The graphic titled ‘double circle’ is provided as depicted in Informatics for Health and Social Care (2008); 33, pp. 77 – 89. I can’t do justice to this graphic so feel free to look it up. He uses this to depict new opportunities for health care. Next is examples provided by his colleague, Dr. Michael Marschollek. His sensor he includes real-time display of his ecg with triaxial accelerometer (motion sensor) under real-life conditions, recording daily physiological stresses. Very interesting project and results presented. A search of Google Scholar on Dr. Michael Marschollek provided additional published results of this research. Dr. Marschollek then moved into the ‘smart home’ concept and use of this technology in this sort of environment. One use is to help detect and or prevent falls. Another possibility is patient feedback with sensors to help patients’ manage their own health. Dr. Haux provides the concluding comments of the presentation including opportunities for ni. NI should be a leader in this sort of research and efforts; knowledge shared via many ways including conferences; ni education should include HET. He closed with shameless plug for Medinfo2010.

Dr. Anneli Ensio provided some housekeeping announcements. Keynote for tomorrow morning has changed, d/t health issue, to Dr. David Bates followed by Dr. Charles Friedman in the afternoon. Rosemary Kennedy final speaker, duly noted to be listed by Healthcare Management as one of the 25 most influential women in health care in the USA. Now off to the Wintergarten Room for the opening reception. Done for now!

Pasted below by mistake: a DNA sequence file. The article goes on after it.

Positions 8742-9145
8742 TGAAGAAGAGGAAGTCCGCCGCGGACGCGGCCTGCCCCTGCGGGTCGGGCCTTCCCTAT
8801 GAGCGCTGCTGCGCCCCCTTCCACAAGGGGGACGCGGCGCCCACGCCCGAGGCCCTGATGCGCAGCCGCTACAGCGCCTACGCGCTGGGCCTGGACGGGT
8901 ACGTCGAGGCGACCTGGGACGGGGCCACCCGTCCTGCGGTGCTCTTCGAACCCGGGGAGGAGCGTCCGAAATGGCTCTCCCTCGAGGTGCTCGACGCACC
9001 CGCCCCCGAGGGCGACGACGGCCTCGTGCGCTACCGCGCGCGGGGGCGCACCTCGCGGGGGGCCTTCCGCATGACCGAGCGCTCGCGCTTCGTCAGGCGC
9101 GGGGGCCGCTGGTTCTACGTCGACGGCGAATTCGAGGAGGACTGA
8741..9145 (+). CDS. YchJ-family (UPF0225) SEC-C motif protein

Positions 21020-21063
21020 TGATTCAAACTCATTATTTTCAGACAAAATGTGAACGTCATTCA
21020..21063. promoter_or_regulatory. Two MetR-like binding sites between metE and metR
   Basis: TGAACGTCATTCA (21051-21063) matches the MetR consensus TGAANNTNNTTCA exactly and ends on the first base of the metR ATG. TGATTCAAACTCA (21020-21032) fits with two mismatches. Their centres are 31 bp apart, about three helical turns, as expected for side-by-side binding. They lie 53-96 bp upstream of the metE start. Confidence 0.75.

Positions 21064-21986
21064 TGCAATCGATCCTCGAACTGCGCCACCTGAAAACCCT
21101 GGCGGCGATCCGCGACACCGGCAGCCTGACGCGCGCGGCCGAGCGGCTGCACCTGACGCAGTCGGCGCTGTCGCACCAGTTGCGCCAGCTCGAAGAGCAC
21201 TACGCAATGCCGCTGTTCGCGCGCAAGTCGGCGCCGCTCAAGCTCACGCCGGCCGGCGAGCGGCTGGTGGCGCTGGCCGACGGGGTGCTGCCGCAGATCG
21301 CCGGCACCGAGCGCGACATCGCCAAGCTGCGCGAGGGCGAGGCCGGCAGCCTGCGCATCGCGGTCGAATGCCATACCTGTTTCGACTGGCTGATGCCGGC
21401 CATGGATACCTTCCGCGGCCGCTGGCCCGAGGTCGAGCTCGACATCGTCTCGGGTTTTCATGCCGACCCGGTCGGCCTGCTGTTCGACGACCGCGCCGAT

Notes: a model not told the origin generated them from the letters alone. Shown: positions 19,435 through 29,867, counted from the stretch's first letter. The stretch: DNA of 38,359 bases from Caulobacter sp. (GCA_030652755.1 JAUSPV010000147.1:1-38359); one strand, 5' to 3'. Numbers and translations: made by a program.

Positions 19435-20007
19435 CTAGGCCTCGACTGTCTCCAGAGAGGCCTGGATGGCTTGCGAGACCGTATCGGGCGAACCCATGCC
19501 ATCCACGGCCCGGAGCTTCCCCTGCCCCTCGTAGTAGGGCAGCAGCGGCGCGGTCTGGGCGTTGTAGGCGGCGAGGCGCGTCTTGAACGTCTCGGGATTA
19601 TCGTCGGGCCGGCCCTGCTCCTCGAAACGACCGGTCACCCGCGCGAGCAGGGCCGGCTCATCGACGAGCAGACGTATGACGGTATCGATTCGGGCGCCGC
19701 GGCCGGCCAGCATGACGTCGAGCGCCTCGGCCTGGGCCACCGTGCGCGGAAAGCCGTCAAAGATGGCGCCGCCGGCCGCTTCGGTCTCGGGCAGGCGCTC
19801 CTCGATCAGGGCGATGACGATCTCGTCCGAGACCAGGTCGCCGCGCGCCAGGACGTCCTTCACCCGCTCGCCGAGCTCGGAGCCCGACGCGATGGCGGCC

From Helsinki; 25 June June 25, 2009

Posted by peterjmurray in conference, Europe, NI2009, nursing informatics.
Tags: , , , ,
add a comment

I arrived in Helsinki for NI2009 (www.ni2009.org) yesterday. As we had to cancel our Friday tutorial due to ow numbers regsitered for it, have a little more free time than anticipated. I decided to do some of the touristy bit this morning; so, after wandering down from my hotel, past the city centre, to the south harbour, I did the 1.5 hour cruise round the harbour and islands. A very nice morning, sunny weather, lots to see. My first set of photos (some still to be captioned) are at http://picasaweb.google.com/peterjmurray/HelsinkiJune2009

Blogging NI2009 June 11, 2009

Posted by peterjmurray in conference, IMIA, krew, nursing informatics.
Tags: , , ,
add a comment

We will be blogging the NI2009 nursing informatics congress, to be held in Helsinki, Finland on 28 – 01 July, 2009 (www.ni2009.org). This 10th International Congress in Nursing Informatics is hosted by the Finnish Nurses Association and is organised under the auspices of IMIA-NI, the Special Interest Group on Nursing Informatics of the International Medical Informatics Association (www.imiani.org).

Karl, Margaret, Peter and Scott will all be in Helsinki, as will our colleague Ulrich. We hope to provide plenty of posts about the event. You can also follow on Twitter – either the @ni2009 feed, or search Twitter for hashtag #ni2009 in tweets from @peterjmurray, @ulrichs, @m2hansen and others.

For those unable to attend, there is also a Facebook event where you can follow the event if people find time to add materials there. We will add links to other people who are providing reports and opportunities to interact if you let us know – email hi.blogs[at]gmail.com